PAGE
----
Small Awakenings: Reflections on Mindful Living

Even commonplace events can have depth and meaning, if we take time to notice. Power outages. Desert rain. Bats in flight. A stranger singing in a park.

In this collection of essays, Amber Foxx—a former college professor, now a mystery writer and yoga instructor—blends her insights as a teacher with her love of words to chronicle moments of beauty and deep attention.

Join her on a reflective journey though the small awakenings mindfulness brings into everyday life.

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Mae Martin Mysteries Books 1-3 Boxed Set

The Calling

A missing father. A mother with a secret. A professor who might be a shaman—or a fraud. As Mae discovers her gift of “the sight,” she overturns her own life and the lives of those around her.

Shaman’s Blues

A gifted musician disappears. A questionable seer vanishes, to Santa Fe or another dimension. Finding two missing people proves easier for Mae than learning the truth about either—or getting one of them, once found, to go away again.

Snake Face

Musician Jamie Ellerbee needs Mae’s psychic aid. His tour is being trailed by bad luck, an anonymous fan, and a strange new friend—who may not be a friend after all.

 No murder, just mystery. Every life hides a secret, and love is the deepest mystery of all.

Three full-length e-books for $5.99.

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Felt like Fiction

The doctor took my arm and studied it, then examined the other. Still holding my forearms lightly, without making eye contact, he asked, “How do you respond to quartz?”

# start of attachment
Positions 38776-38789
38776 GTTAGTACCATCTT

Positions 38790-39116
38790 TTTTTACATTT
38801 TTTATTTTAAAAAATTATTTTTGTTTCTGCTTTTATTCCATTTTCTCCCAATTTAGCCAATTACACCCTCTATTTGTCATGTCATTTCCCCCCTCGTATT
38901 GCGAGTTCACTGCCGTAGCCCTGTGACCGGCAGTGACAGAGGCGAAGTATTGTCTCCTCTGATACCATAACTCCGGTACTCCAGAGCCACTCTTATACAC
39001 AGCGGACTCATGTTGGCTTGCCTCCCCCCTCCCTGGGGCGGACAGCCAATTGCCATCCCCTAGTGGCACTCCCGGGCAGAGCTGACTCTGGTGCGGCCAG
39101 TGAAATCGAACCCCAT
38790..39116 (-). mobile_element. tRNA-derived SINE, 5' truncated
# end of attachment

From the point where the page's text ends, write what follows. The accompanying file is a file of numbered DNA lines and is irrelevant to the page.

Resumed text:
This was a dermatological exam. I’d driven all the way to Silver City because there were no dermatologists in my insurance network in my vicinity. The choice was either a two-and-a-quarter hour drive to Albuquerque or the same length trip to Silver City. I picked the latter because it would be more of an adventure. I hadn’t been to Silver City for a couple of years, and my nurse practitioner in T or C had recommended the doctor there. Maybe it was that recommendation, or spaciness from getting up early and driving (I’m not a morning person), that made me react with less puzzlement to the question than a dermatologist’s patient normally would. Instead, I simply answered.

“It helps me sleep. Makes me feel grounded.”

“And amethyst?” the doctor asked.

“Intuition,” I replied.

“That makes sense.” He regarded me though his glasses. He was a Hispanic man I guessed to be in his early sixties, though his smooth brown skin—appropriately for his profession—looked youthful compared to his thick silvery hair. “We use those for the direction of the North. The ancestors. You feel protection and guidance.”